Did Kenna fight on the wrong side of the war? Absolutely. But he was just a kid. Did he fight against the legitimate government of the United States? Yep, he did. But he was just a kid. Did he fight in favor of an economic system that dehumanized black people? Yes, he surely did. But he was just a kid. Did he believe slavery was right? I don’t know…maybe. Probably, since he grew up with it and didn’t know any better because he was just a kid. My guess–and I admit I have nothing at all to base this on–is that Kenna had no more sense of what he was fighting for or against than the kids who fought in Vietnam. My guess is John Kenna went where he was told to go, shot who he was told to shoot at, and did what he thought was his duty.
But that’s the thing, isn’t it. You make choices, even as a kid. And you own those choices, even if you were acting out of ignorance. John Kenna volunteered to put on the uniform and fight for the Confederacy. So his statue has to go. Has to.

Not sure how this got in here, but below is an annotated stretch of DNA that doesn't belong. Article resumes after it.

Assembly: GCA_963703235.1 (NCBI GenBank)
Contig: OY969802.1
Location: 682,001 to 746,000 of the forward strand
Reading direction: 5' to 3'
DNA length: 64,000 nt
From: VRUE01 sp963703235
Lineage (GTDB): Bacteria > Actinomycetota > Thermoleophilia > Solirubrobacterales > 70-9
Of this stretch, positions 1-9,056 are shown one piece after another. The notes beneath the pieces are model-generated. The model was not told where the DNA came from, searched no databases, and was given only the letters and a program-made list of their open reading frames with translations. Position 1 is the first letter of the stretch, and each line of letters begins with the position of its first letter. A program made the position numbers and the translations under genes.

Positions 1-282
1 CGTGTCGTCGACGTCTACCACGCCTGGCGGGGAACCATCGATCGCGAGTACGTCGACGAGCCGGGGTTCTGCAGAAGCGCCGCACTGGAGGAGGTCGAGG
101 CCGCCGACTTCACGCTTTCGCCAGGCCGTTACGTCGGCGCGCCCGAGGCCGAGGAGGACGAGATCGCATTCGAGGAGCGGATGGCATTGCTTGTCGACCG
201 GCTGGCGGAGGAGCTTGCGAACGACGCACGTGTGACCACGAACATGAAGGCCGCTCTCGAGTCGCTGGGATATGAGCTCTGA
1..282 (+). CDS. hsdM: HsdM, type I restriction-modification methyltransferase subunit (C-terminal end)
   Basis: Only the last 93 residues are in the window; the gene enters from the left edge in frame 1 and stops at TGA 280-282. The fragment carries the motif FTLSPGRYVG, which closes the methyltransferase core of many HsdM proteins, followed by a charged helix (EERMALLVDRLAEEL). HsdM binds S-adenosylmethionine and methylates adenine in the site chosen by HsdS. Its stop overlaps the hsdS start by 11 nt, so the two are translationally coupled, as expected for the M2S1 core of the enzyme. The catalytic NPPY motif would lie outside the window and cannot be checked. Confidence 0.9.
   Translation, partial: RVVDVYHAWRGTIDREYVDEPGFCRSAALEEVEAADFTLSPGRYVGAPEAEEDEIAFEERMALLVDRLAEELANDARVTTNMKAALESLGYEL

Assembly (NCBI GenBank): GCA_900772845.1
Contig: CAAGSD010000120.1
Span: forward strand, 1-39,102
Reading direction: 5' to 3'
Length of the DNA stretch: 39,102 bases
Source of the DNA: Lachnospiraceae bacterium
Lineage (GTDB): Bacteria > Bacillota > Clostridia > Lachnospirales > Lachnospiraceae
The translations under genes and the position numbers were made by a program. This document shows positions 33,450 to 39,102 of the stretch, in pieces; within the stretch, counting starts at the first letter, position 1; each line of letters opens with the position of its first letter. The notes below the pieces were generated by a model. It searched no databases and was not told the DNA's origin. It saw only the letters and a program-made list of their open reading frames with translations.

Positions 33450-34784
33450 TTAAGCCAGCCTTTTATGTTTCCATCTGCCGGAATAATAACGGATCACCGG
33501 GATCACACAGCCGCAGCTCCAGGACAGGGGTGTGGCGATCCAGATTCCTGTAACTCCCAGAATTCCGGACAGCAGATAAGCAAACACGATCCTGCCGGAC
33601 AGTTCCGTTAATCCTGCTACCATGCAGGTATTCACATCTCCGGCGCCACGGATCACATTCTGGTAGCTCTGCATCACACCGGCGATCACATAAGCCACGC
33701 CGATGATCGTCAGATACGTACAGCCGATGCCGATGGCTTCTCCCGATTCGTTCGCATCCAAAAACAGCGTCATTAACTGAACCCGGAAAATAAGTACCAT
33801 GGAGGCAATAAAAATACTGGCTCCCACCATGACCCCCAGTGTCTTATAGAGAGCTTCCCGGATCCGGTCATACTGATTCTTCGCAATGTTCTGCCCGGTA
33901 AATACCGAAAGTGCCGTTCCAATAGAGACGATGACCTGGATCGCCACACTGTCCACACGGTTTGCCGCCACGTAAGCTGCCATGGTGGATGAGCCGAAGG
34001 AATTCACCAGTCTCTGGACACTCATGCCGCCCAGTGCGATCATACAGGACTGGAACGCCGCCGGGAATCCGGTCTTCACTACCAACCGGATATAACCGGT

But we don’t have cheer for it. We can celebrate the removal of the leaders of the Confederacy, the men who knew what they were doing and why. But when we remove Kenna’s statue, we need to remember the reality that enlisted personnel are tools that our leaders use for their own purposes.
(SPOILER #3: Think about John Kenna when you hear that South Dakota Republican Gov. Kristi Noem has authorized a Republican billionaire to fund the deployment of her National Guard troops to the Mexican border at the request of Texas Republican Gov. Gregg Abbott.)